Sue Aldag testified that she saw the little girl standing near the pavement and saw the defendant's car coming toward them. "I saw it swerve, but I can't say when I saw it swerve. I don't know if it swerved before or after the girl was hit." On cross-examination this exchange occurred:
"Q. You saw the car swerve?
Q. Off the highway?
A. No, it didn't go off the highway." (Emphasis added.)
Arthur Hedrick was the driver of the 1967 International 1/2-ton pickup truck. As was the case with the defendant, he also did not see the little girl standing next to the pavement. He was driving south on Route 10 and as his car was passing the defendant's car, which was proceeding north, he heard a thud which he thought was a blowout. He didn't stop but looked in his rear-view mirror and saw the defendant's car stop partially off the highway and two ladies get out. Later, after he heard that a little girl had been hit, he returned to the scene of the accident. He testified that as defendant's car approached his it was in the northbound lane.
"Q. All the time you observed Mrs. Guy's car, it was in its proper lane, going north?
A. Until it came to a stop and then it was off the highway partially.
Q. Was that immediately after you heard the thud?
A. That it veered to the east side of the road? I think so. As soon as I looked in the rear-view mirror, I saw the car was off the road."
Alice Tackman was a passenger in the defendant's car at the time of the accident. As they were proceeding north she saw a little girl running south on the sidewalk on the east side of the highway some distance ahead. She did not see the little girl again. After they had crossed the intersection she heard a thud come from the back part of the car on the east side. She testified that the defendant did not drive her car off the pavement until after the accident.
Mrs. Guy, the defendant, testified that she never saw anyone standing near the pavement. She did not drive her car off the pavement at any time before the accident. She heard a thud and Mrs. Tackman exclaim, and she stopped immediately. "I braked and eased off the hard road."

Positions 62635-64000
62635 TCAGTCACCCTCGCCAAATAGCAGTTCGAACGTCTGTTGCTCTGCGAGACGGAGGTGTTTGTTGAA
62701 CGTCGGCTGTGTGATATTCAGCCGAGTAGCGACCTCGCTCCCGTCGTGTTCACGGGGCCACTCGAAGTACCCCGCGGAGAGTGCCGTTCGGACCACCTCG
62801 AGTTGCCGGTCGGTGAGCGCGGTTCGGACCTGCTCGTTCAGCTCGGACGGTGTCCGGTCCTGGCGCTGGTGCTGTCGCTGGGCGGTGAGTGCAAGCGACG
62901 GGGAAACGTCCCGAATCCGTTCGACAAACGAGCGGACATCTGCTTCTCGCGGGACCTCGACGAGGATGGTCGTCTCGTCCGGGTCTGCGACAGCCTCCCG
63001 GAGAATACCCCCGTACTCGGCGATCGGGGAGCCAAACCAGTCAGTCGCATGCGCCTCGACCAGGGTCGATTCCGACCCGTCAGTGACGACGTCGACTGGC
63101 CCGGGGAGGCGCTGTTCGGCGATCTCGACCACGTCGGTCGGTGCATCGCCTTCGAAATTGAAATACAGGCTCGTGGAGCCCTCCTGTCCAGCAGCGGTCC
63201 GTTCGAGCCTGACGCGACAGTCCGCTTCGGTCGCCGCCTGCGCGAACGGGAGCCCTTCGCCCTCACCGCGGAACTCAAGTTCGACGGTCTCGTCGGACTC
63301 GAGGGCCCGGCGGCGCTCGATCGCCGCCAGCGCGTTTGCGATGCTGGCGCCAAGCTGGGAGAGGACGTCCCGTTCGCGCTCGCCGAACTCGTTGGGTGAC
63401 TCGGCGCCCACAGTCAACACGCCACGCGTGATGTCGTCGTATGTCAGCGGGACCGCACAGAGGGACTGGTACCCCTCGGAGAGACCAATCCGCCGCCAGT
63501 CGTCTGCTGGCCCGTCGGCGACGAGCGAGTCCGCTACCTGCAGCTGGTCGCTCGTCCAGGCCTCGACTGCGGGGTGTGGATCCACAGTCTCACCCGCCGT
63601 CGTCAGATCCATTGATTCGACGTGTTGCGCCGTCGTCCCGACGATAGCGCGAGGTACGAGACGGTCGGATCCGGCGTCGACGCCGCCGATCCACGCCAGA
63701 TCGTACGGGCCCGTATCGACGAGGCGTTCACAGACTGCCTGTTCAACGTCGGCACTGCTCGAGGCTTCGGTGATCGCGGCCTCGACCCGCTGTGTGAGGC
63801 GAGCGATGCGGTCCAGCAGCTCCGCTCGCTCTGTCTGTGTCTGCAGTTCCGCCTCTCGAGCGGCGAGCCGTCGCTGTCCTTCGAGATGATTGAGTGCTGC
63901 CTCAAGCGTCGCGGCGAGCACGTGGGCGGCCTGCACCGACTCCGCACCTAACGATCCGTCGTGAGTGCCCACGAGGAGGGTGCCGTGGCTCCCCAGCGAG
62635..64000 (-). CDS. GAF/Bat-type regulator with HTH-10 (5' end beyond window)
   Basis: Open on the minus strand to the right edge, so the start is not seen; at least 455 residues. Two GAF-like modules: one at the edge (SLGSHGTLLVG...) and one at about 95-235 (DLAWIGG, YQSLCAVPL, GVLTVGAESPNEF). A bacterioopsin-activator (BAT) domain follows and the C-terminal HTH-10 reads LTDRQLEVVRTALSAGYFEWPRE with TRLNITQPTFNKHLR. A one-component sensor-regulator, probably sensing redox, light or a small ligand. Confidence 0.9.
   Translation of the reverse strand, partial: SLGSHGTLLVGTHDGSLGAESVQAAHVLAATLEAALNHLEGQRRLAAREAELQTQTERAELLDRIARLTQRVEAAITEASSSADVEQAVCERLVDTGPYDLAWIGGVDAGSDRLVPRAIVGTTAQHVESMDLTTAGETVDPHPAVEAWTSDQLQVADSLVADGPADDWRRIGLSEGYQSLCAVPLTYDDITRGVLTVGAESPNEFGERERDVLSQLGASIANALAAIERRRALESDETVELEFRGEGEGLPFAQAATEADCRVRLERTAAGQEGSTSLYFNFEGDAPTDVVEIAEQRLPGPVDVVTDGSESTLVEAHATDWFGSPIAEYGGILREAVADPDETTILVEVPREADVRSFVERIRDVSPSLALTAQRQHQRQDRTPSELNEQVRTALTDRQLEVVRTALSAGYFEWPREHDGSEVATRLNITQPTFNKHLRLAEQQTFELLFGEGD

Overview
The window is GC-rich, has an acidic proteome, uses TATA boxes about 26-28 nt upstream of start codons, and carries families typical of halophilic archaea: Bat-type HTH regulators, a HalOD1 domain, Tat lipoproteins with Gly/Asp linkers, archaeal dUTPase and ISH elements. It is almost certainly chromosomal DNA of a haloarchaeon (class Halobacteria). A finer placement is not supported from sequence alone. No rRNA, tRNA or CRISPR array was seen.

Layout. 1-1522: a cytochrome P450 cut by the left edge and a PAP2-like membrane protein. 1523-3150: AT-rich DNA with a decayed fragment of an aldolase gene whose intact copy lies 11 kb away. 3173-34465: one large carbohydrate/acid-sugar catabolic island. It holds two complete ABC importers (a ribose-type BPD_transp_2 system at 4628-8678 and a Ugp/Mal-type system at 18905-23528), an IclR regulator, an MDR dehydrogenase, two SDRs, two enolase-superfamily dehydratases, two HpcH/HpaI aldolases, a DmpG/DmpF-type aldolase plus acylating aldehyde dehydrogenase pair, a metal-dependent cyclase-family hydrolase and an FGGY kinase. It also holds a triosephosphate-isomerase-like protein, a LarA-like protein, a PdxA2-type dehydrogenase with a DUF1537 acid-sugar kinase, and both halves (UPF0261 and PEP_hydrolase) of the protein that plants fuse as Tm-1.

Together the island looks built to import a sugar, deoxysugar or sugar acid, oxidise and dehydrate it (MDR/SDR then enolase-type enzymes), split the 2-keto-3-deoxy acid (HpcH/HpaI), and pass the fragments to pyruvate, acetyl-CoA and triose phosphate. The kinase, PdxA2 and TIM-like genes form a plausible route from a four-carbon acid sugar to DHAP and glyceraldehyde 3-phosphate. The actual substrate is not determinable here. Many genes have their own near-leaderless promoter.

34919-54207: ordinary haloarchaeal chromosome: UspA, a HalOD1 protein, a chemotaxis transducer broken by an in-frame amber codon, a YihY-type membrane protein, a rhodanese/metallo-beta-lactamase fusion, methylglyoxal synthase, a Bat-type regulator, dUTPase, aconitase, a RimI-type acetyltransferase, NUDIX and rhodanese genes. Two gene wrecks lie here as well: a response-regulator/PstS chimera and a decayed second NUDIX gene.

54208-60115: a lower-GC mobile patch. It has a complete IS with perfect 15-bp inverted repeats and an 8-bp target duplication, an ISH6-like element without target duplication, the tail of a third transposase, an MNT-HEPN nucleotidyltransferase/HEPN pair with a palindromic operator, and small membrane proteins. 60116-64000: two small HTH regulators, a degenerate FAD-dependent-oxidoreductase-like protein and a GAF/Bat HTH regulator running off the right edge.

In summary, only Sue Aldag and Arthur Hedrick, the driver of the pickup truck, testified that the defendant's car "swerved" or "veered," and their testimony was that the defendant's car did not go off the pavement until after the accident. Thus the only witnesses who testified that the defendant's car swerved specifically negated the inference that in the performance of that maneuver it went off the pavement and struck the little girl. Mrs. Aldag did not testify about this aspect of the case. The other passenger in her car, Roberta Seefeldt, as well as the defendant and her passenger, Mrs. Tackman, all testified that the defendant's car did not go off the pavement until after the impact. Of the six occurrence witnesses the five who testified about the movement of the defendant's car all stated that it did not leave the paved portion of the highway until after the accident. There is no evidence in this record to support the inference which the majority opinion concludes the jury properly drew from the evidence.
Since there is no basis for liability in the evidence the opinion of the majority of this court that the unprovoked remark of plaintiff's counsel implying the presence of insurance did not constitute reversible error is, in my judgment, simply not supportable.
For the reasons stated I would reverse.
SCHAEFER and UNDERWOOD, JJ., join in this dissent.